I did find out that the first thing the “Emergency Response Team” will do is try to contact the same person the “OK” and “Help” buttons contact, so it’s perhaps somewhat redundant and perhaps more of a marketing feature than anything else. Whatever the case, the fact that Spot also provides a “Help” call to anyone you choose somewhat obviates any issues with the 911 option, as your designated message recipient can also instigate a rescue (provided they’re in the same country and speak the language — and if rescue service is available.)
– Don’t need 911 yet but want your buddies to hike in and help you because you sprained an ankle or your snowmobile died? Just press the “Help” button, which sends a custom (written by you, on the Spot website) cell/text or email message to a destination you preconfigured. This is where the unit shines, as not only does the Help message include your GPS cords, but it also has a link to a Google map with your location marked.
– And third, a deal maker feature in my opinion: The “Okay” button sends another preconfigured email or phone/text message with GPS cords and Google map link. Main difference between this and the “Help” button is that once you press the “Help” button, it sends the help message every 5 minutes for an hour (easily canceled by a few button presses), while the “Okay” button sends just one message. Since use of all Spot features in unlimited, the “Okay” button can thus be used to record waypoints (they use Datum WGS84 in our area) so you’ll have an email record of your route as a series of emails, or to simply report the progress of a trip to an email or phone recipient. Following is what an email message looks like:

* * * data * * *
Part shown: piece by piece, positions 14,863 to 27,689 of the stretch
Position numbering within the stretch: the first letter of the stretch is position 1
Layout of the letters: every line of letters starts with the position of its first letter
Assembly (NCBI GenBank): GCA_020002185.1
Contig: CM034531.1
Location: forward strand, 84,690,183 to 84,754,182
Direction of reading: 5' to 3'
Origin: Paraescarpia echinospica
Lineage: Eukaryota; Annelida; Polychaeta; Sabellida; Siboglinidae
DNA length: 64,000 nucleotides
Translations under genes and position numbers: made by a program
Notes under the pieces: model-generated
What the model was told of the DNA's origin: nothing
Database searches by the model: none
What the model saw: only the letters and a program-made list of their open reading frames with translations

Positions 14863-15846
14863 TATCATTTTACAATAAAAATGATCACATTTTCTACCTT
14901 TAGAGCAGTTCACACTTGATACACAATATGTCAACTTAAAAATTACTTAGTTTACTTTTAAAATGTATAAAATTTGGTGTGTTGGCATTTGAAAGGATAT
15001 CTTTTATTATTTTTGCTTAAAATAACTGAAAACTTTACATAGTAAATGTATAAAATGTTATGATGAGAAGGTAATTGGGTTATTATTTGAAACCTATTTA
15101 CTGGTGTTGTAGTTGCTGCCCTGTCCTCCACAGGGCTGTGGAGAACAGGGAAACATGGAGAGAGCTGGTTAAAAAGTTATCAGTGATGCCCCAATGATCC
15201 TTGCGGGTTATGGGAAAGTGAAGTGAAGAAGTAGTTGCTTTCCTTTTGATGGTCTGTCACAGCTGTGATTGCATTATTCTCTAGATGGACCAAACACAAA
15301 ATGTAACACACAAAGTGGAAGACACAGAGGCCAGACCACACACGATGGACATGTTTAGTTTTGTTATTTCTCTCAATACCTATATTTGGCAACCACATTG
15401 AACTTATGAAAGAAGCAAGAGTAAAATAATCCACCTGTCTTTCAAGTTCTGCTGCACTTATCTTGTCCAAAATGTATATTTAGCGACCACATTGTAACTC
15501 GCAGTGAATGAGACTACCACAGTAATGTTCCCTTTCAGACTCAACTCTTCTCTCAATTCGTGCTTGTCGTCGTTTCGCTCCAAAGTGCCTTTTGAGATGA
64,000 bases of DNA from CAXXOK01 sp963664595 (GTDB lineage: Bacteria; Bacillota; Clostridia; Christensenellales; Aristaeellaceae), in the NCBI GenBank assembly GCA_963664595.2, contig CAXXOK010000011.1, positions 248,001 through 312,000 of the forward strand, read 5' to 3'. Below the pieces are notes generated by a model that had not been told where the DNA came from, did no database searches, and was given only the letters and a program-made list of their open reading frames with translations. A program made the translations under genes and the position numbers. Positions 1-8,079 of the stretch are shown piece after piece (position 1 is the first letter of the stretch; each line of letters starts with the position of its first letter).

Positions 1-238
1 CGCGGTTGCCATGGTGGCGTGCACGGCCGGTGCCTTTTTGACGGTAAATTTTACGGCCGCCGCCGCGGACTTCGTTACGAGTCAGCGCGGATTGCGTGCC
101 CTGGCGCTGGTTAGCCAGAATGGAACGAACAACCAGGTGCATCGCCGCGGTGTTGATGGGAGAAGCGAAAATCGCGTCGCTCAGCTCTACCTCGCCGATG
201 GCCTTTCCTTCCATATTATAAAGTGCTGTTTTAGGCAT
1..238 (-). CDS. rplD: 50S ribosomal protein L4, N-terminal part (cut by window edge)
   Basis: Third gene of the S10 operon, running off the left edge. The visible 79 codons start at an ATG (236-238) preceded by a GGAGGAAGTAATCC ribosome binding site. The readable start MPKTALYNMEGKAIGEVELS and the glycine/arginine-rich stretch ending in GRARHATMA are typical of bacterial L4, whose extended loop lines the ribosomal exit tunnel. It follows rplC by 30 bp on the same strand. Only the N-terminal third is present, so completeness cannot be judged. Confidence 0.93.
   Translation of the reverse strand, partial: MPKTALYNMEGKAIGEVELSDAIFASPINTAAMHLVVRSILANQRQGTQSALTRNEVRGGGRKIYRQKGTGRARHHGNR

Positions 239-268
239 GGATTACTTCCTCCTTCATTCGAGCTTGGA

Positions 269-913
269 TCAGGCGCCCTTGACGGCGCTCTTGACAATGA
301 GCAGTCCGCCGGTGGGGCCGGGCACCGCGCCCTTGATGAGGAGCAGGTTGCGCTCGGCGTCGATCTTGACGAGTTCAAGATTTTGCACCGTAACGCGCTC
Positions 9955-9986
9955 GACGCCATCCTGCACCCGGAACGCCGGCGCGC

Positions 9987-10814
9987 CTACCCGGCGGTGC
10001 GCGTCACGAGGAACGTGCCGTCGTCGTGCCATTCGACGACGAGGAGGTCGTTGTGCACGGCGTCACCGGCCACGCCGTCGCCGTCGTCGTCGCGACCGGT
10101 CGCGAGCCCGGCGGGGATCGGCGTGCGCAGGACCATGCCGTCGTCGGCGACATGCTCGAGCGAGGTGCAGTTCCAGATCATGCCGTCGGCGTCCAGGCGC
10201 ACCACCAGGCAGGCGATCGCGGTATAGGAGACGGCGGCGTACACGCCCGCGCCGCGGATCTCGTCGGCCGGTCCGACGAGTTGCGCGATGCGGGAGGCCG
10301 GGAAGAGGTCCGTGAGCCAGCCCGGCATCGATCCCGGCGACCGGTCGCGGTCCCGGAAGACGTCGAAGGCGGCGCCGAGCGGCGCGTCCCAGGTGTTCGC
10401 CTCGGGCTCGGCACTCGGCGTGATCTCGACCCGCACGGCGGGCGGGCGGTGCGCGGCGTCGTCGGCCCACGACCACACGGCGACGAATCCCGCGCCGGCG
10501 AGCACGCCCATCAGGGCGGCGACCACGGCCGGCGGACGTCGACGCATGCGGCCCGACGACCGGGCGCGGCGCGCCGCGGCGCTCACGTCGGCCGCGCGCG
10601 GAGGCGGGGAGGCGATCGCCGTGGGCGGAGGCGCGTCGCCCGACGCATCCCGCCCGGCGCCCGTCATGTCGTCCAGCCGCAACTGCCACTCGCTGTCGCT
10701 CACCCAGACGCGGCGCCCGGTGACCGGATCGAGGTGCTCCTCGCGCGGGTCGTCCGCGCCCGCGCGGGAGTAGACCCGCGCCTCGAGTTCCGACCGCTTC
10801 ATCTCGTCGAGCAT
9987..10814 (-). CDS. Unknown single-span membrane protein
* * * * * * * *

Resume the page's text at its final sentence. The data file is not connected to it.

This is Louie Dawson, I am okay, just checking in.
Unit Number: 0-7351518
Nearest Town from unit Location: Unknown
Distance to the nearest town: Unknown
Time in GMT the message was sent: 12/08/2007 23:40:25
(A fourth, optional feature tracks your route whenever the unit is on and has satellite contact. This could be useful and is $50/year extra.)
|How the system works.|
What’s the catch? Not much. Spot could be considered pricey, but if you use all the features regularly I’d consider the cost to be reasonable. You’ll pay an initial $169.00 — and a $100/year subscription feet to be able to use it. Perhaps more importantly, if the satellites don’t line up it can take up to 20 minutes to get a message out, including use of the “Ok” button to log a GPS coordinate. In our experience times were more along the line of several minutes, except for one message that took quite a while (under dense clouds in a narrow valley). A sat phone suffers exactly the same issues, so I’d say that if you keep your expectations in line the delay factor is workable. Perhaps our biggest gripe is that the tech convergence doesn’t go far enough, i.e., this device could easily be made in a version with an LCD and full GPS, thus getting past the “another thing to lug around” syndrome. I guess our lighter weight skis and boots will have to make up for that not happening. So, considering all, we feel Spot is an excellent solution to an age-old dilemma — it tests well and is highly recommended.
(2011 Update) Check out SPOT Messenger’s website for the latest version and some really cool new developments, can you say apps…
WildSnow.com publisher emeritus and founder Lou (Louis Dawson) has a 50+ years career in climbing, backcountry skiing and ski mountaineering. He was the first person in history to ski down all 54 Colorado 14,000-foot peaks, has authored numerous books about about backcountry skiing, and has skied from the summit of Denali in Alaska, North America’s highest mountain.